My life in Real Estate: Guest blog by our MSc Real Estate Programme Leader, David Hourihan
Posted on: 2020-06-01
People often ask me what got me into real estate and, for me, it all began through having a basic interest in residential sales as an 18-year-old.
I had no family background in real estate – my father was a plant engineer and my mother had the unenviable task of looking after three tearaway boys at home!
I was a daydreamer in secondary school and unsurprisingly left with a basic Leaving Certificate (Irish school qualifications, which are similar to English A-levels) as a legacy of my time there so I can relate to people who left school at 16 never wanting to open a book again!
From my initial interest in residential sales, I took on a Diploma in Valuation Surveying & Estate Management at the Limerick Institute of Technology in the Republic of Ireland.
Going into education at university level was a real eyeopener.
The first six months were very difficult as, unlike school, we weren’t being spoon-fed and you are very much left to your own devices but I loved being able to study independently. When I graduated I was the second-best student in my cohort and gained a Distinction at the end of my three years of study.
Career in Dublin
My diploma enabled me to start a career in Dublin and I worked variously as a Graduate Surveyor, Agency Surveyor and Commercial Director during my decade in the Republic of Ireland’s capital city.
I became a Chartered Surveyor when I was 24 and enjoyed some great times in Dublin when the real estate market was flourishing but, in the early 2000s, I could see that the ‘Celtic Tiger’ bubble was unsustainable and thought it was time to move on.
Career in London
In the late 1990s, I studied on the MSc Property Investment programme at what was then the College of Estate Management and the postgraduate diploma I gained enabled me to get a job in London and begin my career there.
I worked as a Property Manager variously for Colliers CRE, Nelson Bakewell and Jones Lang LaSalle (JLL) whilst in the English capital and also worked in Birmingham and Winchester. This period of my career saw me delve into the asset management of regional shopping centres too. It’s been quite the journey, having only had a vague interest in residential sales at 18!
The third stage of my career saw me return to the College of Estate Management (now UCEM) in 2011 to begin my working life in academia. I never saw this coming but it demonstrates how you should never be too narrow in your focus during your career.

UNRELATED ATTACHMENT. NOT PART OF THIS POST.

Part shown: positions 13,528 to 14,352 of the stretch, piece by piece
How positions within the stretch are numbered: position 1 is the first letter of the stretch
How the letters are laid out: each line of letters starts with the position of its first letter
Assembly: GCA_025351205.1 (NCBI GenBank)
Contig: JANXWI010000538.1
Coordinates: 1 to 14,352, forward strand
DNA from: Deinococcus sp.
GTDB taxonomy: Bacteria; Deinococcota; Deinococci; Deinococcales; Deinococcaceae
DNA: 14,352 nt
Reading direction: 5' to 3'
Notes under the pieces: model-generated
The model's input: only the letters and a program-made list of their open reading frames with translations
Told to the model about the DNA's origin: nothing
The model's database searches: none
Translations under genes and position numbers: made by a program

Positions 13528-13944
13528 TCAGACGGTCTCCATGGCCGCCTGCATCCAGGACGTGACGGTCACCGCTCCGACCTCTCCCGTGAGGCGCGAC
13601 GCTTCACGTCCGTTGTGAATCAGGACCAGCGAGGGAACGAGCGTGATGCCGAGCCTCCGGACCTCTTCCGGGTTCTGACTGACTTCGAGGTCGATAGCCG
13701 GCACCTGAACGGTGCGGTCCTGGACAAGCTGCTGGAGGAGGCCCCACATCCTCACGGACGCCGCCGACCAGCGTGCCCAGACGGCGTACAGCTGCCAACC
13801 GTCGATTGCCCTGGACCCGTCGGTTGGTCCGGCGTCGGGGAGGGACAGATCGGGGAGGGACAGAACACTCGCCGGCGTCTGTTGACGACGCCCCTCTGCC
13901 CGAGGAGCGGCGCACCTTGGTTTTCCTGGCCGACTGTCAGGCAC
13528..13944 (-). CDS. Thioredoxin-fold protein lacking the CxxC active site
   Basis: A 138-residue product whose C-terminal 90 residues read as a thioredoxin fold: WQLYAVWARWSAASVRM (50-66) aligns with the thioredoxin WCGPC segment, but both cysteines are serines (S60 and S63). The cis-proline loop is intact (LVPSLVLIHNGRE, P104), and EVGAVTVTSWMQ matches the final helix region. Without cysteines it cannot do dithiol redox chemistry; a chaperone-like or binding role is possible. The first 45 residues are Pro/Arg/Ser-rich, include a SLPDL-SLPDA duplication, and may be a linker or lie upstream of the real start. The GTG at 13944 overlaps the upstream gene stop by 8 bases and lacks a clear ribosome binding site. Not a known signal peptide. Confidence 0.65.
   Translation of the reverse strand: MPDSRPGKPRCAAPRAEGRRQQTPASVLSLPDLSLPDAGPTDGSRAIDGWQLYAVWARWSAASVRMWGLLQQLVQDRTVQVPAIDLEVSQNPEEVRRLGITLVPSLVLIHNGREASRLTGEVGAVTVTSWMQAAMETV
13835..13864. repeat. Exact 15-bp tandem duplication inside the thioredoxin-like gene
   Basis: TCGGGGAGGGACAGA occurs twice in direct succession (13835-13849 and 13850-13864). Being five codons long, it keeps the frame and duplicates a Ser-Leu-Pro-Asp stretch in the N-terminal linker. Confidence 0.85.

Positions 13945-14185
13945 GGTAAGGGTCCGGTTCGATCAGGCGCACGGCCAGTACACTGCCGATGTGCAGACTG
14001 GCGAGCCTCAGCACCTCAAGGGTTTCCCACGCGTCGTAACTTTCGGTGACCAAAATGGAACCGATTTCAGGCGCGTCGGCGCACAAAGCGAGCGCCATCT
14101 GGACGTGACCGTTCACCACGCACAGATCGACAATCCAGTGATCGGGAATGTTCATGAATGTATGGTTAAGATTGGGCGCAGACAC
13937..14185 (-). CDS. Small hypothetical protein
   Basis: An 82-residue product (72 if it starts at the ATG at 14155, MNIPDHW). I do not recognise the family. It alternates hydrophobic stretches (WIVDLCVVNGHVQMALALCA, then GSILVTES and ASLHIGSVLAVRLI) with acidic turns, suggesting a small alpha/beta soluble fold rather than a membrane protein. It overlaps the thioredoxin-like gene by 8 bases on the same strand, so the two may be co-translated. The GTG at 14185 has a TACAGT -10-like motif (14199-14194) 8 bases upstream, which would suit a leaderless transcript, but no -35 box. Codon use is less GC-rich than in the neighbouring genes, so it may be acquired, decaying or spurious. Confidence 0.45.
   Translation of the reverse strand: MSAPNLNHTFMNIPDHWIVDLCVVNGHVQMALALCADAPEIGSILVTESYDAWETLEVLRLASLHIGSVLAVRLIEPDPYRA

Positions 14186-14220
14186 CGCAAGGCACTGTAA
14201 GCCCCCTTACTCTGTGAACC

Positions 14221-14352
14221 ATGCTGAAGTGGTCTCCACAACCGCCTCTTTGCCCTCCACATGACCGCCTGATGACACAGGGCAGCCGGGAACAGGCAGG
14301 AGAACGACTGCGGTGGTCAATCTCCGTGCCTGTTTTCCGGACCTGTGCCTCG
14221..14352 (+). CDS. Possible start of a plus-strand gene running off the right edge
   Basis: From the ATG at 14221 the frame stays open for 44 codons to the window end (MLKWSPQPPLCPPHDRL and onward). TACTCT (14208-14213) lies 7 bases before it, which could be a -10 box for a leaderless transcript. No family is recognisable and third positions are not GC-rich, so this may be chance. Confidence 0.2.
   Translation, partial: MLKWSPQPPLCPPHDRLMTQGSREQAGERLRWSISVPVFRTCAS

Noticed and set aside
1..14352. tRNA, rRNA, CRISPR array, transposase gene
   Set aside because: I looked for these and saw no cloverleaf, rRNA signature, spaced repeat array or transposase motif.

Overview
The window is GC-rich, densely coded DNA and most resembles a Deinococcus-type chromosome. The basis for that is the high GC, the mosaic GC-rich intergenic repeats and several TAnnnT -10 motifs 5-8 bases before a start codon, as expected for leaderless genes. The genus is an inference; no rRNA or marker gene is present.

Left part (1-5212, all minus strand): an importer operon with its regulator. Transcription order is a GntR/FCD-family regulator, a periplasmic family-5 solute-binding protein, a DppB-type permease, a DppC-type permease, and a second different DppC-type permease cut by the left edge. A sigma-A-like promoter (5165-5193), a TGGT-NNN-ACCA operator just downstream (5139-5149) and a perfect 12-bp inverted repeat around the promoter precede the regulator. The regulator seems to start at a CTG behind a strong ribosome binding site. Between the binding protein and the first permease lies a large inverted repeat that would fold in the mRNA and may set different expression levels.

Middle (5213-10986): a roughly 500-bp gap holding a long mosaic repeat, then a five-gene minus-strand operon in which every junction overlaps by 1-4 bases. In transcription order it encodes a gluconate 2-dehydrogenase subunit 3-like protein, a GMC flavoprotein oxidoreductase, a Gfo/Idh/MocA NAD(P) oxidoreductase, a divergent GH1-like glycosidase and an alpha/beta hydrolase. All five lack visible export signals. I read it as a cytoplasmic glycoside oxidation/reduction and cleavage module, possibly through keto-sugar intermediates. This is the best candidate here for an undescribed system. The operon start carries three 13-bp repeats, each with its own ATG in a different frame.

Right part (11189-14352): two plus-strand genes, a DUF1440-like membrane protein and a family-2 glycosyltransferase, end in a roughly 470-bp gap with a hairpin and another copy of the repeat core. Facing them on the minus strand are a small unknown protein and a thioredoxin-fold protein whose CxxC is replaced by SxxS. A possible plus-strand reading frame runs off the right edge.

For anyone looking to get into real estate, I would say that it’s a surprisingly open industry to get into. You can gain a deeper understanding of how property works which can benefit you personally too.
The sector is extremely broad and varied, and there are great opportunities out there for anyone considering a career in real estate.
MSc Real Estate programme
The MSc Real Estate programme I lead is for people with non-cognate first degrees on diverse subjects such as Criminology, Law, Accountancy and History and, as such, we cater for people with a diverse range of interests.
The programme, which is RICS-accredited, gets students on the pathway to a career in real estate and, in many cases, they go on to become Chartered Surveyors. The programme is very industry-focused and students can readily apply what they learn during their studies to their workplace. The programme is competitively priced and, like all UCEM programmes, delivered online, ensuring flexibility to study around your personal and work commitments.
UCEM’s MSc Real Estate programme is widely recognised by key employers. Students who have completed the programme have successfully gone on to work around the world in the disciplines of valuation, agency (buying/selling/letting), property management, property development, investment management and real estate research analysis.
I am passionate about the Irish market and this led me to look into the possibility of having our real estate programmes recognised by the Property Services Regulatory Authority (PSRA) which would ensure our graduates would have a qualification which has value in Ireland, meaning they could be confident of having a fulfilling real estate career in the country. Without the recognition, Irish real estate firms would be less willing to take on our graduates. After months of hard work, the PSRA endorsed our undergraduate and postgraduate real estate programmes which is something I am very proud of.
David has more than 18 years’ industry experience in retail asset management, agency, commercial property management and valuation in the UK and Ireland. He is an APC Chairman in the UK for the Royal Institution of Chartered Surveyors (RICS), as well as being a Fellow of RICS and the Higher Education Academy and a Member of the Investment Property Forum.
To find out more about the programme, head to the MSc Real Estate webpage.